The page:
Pink Floyd: The Making of Dark Side of the Moon (2003)
In March of 1973 the English rock band Pink Floyd released their eighth studio album. It came after the loss of band member Syd Barrett in 1968 due to problems with mental illness and extreme drug use (cf. the song "Lunatic"), and was called The Dark Side of the Moon. The album has sold over 45 million copies worldwide and become one of the most critically acclaimed albums of all time. It remained atop Billboard's best-seller charts for 14 straight years (1973 to 1988). Its album cover might be the single most recognizable sleeve in music history, with its image of a beam of light refracting through a triangular prism. This 49-minute movie commemorates the 30th anniversary of Dark Side. It interviews the band members, music critics, journalists, and studio engineers about the making of the album, which back then was an expression of "early adult disenchantment," a plea for authenticity, and the epitome of what is now called a "concept record"—boldly experimental, musically progressive, a "sonic experimentation." The ten tracks consider the themes of insanity, greed, ambition, death, relationships, conflict, and time. Band member Roger Waters describes the album as an "expression of political and philosophical humanitarian empathy that was desperate to get out." He says the album poses a question to us all: is the human race capable of being humane? The lyrics of "Breathe," to take just one example, begin with the words, "Breathe, breathe in the air / Don't be afraid to care." I watched this movie on Amazon Prime.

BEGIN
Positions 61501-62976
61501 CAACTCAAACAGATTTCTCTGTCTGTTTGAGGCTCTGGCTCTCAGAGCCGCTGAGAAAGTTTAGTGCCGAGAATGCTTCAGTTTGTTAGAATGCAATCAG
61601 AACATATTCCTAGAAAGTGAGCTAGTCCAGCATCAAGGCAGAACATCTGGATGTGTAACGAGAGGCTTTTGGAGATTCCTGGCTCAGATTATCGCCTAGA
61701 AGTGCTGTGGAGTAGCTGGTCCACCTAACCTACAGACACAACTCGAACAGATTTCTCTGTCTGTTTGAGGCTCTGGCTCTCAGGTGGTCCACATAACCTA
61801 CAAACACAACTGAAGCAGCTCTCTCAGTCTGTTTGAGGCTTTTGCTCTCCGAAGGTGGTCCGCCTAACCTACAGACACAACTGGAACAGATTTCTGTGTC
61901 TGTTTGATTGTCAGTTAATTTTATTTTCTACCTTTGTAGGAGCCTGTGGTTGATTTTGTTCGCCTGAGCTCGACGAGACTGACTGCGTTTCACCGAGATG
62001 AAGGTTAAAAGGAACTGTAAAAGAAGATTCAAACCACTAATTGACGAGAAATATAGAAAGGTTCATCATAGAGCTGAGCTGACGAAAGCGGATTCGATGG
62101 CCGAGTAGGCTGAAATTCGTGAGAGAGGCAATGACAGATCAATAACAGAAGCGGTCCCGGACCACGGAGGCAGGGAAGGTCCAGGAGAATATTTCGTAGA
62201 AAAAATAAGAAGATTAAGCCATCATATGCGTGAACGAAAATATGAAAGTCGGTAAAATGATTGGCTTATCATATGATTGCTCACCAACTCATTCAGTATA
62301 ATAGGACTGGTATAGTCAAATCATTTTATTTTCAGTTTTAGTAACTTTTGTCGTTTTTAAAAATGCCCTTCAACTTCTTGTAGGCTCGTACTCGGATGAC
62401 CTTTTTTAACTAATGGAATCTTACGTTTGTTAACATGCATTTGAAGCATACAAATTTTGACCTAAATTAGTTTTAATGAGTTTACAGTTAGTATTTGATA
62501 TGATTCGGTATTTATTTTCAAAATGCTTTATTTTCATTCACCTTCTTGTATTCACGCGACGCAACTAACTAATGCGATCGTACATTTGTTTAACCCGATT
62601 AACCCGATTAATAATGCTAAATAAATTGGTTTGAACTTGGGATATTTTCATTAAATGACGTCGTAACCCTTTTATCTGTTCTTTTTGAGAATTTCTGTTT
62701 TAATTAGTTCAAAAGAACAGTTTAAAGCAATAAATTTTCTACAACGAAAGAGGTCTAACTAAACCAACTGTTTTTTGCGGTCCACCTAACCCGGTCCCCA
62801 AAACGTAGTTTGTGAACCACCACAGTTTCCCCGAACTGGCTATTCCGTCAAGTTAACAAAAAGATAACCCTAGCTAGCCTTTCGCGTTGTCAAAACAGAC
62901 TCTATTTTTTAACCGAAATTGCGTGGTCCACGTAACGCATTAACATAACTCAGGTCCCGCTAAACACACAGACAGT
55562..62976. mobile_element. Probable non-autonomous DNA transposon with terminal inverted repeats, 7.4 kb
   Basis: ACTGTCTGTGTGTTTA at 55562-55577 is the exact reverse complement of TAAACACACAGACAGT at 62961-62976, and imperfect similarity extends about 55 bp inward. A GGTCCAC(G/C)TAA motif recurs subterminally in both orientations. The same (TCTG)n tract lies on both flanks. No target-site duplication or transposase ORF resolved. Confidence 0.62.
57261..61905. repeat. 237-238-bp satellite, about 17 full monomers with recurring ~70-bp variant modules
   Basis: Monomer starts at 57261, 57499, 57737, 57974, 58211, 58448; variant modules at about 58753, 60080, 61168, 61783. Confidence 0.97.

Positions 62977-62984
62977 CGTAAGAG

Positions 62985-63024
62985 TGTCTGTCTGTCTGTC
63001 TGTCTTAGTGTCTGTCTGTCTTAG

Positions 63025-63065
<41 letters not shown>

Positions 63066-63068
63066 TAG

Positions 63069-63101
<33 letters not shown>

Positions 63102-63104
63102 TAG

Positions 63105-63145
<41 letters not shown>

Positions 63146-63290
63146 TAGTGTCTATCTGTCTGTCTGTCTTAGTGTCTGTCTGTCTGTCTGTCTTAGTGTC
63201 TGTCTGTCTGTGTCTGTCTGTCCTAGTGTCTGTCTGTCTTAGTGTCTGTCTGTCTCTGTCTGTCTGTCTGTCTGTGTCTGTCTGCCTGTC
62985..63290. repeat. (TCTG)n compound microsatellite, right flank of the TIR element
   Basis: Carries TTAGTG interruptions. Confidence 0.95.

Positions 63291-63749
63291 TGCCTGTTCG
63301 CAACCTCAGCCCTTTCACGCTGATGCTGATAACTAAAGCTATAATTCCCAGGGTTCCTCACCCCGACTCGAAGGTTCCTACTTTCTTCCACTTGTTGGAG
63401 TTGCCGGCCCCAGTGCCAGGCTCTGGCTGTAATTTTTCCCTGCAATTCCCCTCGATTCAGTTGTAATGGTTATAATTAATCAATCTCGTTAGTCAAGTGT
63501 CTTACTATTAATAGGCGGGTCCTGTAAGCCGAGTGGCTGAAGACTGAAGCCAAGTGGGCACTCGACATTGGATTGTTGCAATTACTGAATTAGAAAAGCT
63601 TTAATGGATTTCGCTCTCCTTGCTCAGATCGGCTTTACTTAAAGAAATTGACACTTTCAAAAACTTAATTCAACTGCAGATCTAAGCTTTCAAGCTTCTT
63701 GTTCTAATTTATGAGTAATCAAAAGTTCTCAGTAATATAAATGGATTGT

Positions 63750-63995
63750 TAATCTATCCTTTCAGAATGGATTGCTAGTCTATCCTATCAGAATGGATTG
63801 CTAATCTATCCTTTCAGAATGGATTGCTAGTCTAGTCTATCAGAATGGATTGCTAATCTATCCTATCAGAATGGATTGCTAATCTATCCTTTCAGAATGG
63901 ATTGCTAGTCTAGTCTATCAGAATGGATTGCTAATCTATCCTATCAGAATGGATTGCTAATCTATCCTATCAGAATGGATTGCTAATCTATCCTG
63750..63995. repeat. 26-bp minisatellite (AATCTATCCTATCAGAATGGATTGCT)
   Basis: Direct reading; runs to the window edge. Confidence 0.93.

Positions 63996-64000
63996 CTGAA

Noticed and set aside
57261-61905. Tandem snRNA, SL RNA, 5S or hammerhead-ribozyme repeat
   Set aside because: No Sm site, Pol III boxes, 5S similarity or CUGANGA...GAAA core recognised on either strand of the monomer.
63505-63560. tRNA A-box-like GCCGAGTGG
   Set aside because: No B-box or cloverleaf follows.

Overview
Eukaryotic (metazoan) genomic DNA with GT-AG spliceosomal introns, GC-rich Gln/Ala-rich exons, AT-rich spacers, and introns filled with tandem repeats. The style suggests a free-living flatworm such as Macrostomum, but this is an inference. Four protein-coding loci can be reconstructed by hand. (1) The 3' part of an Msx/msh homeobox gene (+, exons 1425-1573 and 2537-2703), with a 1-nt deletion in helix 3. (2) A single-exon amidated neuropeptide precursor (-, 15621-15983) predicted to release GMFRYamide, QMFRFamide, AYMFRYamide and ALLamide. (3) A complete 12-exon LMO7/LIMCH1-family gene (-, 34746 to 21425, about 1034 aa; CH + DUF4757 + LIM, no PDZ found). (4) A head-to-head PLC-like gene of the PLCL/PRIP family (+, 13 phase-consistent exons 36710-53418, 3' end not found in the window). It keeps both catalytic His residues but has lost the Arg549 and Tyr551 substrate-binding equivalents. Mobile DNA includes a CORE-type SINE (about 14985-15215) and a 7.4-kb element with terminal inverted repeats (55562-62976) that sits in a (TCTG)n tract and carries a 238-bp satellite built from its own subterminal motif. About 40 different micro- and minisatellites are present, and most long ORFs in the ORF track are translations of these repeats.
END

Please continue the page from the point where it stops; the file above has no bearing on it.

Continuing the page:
Dan Clendenin: firstname.lastname@example.org